Adults in Corrections Education ProgramInformation on jail education funding, education objectives (course approval system), program compliance, and assessment.
The Adults in Corrections Education (Jail Education) Program, California Department of Education (CDE), is funded by Budget Act Item 6110-158-0001 (also referred to as Budget Act Item 158). The California Education Code (EC) Section 1909 et seq. provides for the education of incarcerated adults at county jails in basic education, high school diploma, and English as a Second Language (ESL). Jail education classes are designed to help inmates improve competence in reading, language arts, mathematics, vocational (job skills) education, and self-esteem. The benefits and outcomes are an opportunity for lifelong learning and literacy skill development. These services help the individual and community by providing inmates with the knowledge and skills necessary to participate effectively as workers, family members, and consumers of goods and services.
Frequently Asked Questions
What is the authority for funding jail education?
Fiscal authority is found in Budget Act Item 6110-158-0001 (also referred to as Budget Act Item 158) and EC sections 1900 through 1909.5, 41840 through 41841.8, 46190, 46191, and 52610 through 52616.24.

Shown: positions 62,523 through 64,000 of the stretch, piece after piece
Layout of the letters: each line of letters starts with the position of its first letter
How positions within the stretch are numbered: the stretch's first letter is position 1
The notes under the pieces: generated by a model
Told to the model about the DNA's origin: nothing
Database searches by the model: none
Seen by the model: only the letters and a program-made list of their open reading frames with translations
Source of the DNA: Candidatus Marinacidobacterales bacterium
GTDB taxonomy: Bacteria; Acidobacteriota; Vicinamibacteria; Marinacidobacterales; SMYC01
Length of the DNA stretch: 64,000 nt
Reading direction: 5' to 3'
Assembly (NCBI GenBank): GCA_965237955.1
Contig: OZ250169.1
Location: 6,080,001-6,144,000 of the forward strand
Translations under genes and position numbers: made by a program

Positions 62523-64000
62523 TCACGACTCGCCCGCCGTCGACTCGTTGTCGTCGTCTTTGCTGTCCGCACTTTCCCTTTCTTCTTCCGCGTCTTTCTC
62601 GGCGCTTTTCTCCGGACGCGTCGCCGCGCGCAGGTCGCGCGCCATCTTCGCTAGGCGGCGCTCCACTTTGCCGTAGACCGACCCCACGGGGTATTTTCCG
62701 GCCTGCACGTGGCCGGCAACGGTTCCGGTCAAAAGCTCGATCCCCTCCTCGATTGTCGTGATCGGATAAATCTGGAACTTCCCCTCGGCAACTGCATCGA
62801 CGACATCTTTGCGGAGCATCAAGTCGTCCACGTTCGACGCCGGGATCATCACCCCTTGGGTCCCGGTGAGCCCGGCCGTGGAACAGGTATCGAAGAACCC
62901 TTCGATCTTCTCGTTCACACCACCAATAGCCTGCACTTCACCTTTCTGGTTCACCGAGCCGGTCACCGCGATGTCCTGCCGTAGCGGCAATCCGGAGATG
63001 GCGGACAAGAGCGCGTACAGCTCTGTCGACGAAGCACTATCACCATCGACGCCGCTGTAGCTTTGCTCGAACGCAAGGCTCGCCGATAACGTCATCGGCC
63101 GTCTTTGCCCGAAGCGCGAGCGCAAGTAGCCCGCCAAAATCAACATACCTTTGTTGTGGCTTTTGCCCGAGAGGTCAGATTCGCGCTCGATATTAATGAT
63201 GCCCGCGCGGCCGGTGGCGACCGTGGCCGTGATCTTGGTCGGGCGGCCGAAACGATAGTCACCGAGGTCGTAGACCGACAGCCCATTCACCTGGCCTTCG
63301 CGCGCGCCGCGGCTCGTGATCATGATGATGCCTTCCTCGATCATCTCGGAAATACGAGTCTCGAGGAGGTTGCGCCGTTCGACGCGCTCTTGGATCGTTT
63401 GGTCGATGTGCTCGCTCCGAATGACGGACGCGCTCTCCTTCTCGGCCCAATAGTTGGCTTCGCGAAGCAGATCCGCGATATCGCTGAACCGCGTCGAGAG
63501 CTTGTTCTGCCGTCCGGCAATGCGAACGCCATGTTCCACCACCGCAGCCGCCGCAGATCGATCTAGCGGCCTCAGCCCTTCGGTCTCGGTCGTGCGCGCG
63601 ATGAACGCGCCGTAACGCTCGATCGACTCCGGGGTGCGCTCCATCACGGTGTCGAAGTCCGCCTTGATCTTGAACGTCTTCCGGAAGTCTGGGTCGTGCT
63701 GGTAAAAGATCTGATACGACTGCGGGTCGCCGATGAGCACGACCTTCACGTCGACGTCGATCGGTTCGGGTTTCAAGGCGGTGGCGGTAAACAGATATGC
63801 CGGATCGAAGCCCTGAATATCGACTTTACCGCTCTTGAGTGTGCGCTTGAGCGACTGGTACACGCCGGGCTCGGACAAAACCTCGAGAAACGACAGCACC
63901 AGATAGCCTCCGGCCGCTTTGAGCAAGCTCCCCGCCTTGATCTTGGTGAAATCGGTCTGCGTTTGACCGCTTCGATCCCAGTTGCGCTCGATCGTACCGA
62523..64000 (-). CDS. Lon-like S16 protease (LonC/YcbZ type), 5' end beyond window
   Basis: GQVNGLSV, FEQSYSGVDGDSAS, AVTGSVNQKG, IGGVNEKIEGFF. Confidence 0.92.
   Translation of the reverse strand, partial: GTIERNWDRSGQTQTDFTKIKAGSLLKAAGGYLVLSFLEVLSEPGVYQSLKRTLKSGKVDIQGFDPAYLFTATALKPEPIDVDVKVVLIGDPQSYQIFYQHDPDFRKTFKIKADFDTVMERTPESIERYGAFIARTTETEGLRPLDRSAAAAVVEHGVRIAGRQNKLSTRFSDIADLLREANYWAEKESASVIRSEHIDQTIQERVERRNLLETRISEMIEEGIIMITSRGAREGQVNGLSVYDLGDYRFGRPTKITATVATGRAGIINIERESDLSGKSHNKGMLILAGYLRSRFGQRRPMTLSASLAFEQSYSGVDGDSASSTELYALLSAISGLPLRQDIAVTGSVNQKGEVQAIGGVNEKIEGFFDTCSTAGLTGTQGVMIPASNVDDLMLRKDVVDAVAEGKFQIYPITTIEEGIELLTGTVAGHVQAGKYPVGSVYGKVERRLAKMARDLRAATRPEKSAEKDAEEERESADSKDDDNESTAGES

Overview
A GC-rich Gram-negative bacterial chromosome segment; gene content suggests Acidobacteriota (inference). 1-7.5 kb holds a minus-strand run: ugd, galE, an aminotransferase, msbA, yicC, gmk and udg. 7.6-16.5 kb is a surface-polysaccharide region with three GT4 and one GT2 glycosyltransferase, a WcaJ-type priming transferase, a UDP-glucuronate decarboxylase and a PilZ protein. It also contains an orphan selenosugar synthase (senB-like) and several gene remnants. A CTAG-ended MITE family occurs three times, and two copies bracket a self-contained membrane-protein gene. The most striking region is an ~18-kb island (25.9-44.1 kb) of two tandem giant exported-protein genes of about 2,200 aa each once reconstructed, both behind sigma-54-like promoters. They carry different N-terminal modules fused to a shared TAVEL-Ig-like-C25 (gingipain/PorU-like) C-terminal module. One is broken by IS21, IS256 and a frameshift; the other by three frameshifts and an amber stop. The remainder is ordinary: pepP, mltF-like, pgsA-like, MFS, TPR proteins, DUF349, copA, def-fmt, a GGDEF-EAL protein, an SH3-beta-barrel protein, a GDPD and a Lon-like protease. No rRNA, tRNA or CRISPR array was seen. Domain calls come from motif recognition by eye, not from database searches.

What is the role of the General Fund in funding the jail education program?
Budget Act Item 158 provides that the General Fund (Proposition 98) may allocate spending for adult education programs in jails. The following chart lists the dollar amount and year of reimbursement to county local education agencies (LEAs) for jail education.
|Year of Reimbursement
(For expenses incurred in the previous year)
Authorized by Budget Act
|Fiscal Year 2002-03||$14,000,000|
|Fiscal Year 2003-04||$14,000,000|
|Fiscal Year 2004-05||$14,596,000|
|Fiscal Year 2005-06||$15,322,000|
|Fiscal Year 2006-07||$16,369,000|
|Fiscal Year 2007-08||$17,771,000|
|Fiscal Year 2008-09||$18,215,000|
|Fiscal Year 2009-10||$18,670,000|
|Fiscal Year 2010-11||$18,670,000|
|Fiscal Year 2011-12||$18,670,000|
How is the apportionment determined for each LEA that operates a jail education program?
The apportionment for each LEA is based on a reimbursement for services provided in the previous year and paid in the current year. For example, reimbursements to LEAs for jail education services provided in fiscal year (FY) 2003-04 are based on the amount received in FY 2002-03 and comparisons of the average daily attendance (a.d.a.) for the past two years. Funding is also determined by a multiplication factor of .80 percent of the adult education base revenue limit plus growth (if allowed) and cost of living adjustment (COLA).